In 1568, the defeat of Mary, Queen of Scots at the battle of Langside, and her subsequent flight to England and lengthy imprisonment there, left Scotland a troubled nation. Mary's infant son was crowned King as James VI, with her illegitimate half-brother James Stewart, Earl of Moray as Regent. The population remained bitterly divided as Moray and the Protestant lords began to wreak their terrible vengeance on supporters of the losing side.
Having fought for the Queen at the battle, Sir John Carmichael of Lanarkshire determined to escape his inevitable punishment by forging an alliance with his former opponents. Thus he forced his fiercely protesting nineteen year-old son to marry crippled Margaret Douglas, whose brother, the then Earl of Morton, was chief of the Black Douglas's and senior minister under the Regent.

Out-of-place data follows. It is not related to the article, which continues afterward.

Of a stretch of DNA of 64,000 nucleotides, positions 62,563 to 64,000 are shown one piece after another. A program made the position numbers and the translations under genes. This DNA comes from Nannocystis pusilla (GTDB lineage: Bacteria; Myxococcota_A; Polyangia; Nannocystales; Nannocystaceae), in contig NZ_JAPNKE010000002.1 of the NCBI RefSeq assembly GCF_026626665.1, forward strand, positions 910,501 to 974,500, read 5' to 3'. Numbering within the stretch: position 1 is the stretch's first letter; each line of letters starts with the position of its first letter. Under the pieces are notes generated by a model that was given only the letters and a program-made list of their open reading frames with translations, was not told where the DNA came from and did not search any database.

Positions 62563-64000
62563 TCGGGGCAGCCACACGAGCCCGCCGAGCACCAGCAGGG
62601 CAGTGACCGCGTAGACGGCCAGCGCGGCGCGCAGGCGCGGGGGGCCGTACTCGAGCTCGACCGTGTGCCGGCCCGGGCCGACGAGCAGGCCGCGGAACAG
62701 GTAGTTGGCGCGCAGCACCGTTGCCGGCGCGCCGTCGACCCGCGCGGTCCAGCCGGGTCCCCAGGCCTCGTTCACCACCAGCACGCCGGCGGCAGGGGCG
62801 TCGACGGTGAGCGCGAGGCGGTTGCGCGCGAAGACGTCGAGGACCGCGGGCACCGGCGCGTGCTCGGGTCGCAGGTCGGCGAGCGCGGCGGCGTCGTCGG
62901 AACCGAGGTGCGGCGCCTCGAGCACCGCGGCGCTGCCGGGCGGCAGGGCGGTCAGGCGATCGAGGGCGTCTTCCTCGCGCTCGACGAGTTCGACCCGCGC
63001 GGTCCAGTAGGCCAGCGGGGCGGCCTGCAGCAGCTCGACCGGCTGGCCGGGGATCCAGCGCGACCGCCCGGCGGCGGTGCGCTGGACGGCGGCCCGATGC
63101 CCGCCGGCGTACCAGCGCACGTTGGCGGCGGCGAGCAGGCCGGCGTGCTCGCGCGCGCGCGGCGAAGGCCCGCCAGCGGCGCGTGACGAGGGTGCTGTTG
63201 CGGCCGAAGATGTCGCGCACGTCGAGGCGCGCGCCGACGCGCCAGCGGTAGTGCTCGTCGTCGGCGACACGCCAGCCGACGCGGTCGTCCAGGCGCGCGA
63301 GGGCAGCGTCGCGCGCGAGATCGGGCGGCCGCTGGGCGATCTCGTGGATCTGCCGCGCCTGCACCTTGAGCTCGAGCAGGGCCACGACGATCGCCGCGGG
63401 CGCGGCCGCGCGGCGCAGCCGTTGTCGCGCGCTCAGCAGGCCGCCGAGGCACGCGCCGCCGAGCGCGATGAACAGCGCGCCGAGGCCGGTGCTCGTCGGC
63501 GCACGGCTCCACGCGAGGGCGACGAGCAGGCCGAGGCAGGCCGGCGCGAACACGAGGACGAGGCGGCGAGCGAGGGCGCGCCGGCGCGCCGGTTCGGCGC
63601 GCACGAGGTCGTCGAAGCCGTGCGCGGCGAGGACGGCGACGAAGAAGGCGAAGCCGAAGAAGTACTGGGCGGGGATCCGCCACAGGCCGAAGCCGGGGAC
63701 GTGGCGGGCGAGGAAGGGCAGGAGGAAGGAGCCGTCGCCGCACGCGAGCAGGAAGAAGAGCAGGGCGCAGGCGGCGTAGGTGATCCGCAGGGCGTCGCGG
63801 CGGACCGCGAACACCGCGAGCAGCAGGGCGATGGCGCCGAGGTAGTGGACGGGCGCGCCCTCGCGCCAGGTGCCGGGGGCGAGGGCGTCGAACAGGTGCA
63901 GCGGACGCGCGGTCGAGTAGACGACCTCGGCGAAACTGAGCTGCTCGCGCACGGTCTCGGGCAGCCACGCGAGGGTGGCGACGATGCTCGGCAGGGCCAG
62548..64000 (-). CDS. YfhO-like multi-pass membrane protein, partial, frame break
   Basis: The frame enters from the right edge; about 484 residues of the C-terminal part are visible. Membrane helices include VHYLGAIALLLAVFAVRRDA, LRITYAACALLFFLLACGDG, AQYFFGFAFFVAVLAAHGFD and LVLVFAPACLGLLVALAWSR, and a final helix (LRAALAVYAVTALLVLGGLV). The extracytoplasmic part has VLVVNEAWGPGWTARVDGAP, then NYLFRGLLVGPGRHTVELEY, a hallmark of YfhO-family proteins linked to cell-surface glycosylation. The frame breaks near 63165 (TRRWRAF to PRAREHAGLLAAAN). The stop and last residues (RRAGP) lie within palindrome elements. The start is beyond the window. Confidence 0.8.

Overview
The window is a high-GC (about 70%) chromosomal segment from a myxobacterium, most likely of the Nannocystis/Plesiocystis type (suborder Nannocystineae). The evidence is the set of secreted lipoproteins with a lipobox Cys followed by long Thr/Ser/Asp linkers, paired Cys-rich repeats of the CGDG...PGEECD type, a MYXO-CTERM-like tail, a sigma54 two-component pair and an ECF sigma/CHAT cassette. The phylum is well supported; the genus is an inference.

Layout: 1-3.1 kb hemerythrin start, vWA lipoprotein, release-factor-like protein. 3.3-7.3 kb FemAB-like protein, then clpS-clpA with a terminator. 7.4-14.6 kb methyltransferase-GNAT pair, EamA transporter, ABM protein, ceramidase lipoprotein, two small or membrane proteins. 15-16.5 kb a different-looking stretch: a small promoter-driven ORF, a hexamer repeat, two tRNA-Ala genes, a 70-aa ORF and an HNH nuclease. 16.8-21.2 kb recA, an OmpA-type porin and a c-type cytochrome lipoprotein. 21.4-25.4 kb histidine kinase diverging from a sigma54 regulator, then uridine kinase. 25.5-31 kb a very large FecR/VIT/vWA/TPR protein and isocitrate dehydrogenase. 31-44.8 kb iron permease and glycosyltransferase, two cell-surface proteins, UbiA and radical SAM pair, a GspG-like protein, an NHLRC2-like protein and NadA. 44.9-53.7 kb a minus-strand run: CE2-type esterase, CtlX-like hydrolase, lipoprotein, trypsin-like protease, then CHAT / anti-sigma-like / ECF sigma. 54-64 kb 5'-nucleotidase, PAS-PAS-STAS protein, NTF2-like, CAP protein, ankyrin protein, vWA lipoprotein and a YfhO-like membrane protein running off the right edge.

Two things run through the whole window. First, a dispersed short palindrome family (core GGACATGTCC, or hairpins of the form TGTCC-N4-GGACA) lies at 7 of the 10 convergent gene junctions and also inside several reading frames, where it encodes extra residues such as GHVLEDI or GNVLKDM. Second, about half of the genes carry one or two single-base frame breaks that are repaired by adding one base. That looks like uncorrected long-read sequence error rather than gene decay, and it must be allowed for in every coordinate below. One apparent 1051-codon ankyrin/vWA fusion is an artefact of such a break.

To his great surprise, John Carmichael, Younger of that ilk, grew to love for his new wife. Content to pursue his modest ambitions of land improvement, organising fishing expeditions and raising a family, he was appalled to discover that his brother-in-law had other plans for him. Appointed Warden of the Middle March, Carmichael was charged with bringing some sort of order to a motley crew of moss troopers, cattle thieves and march raiders.
And that was how , much against his will, John Carmichael became deeply entangled in the murky world of Scot's regency government, eventually finding himself in great danger.
In this fascinating tale of treachery and intrigue, Nigel Tranter brings him and the turbulent times in which he lived to vivid and memorable life.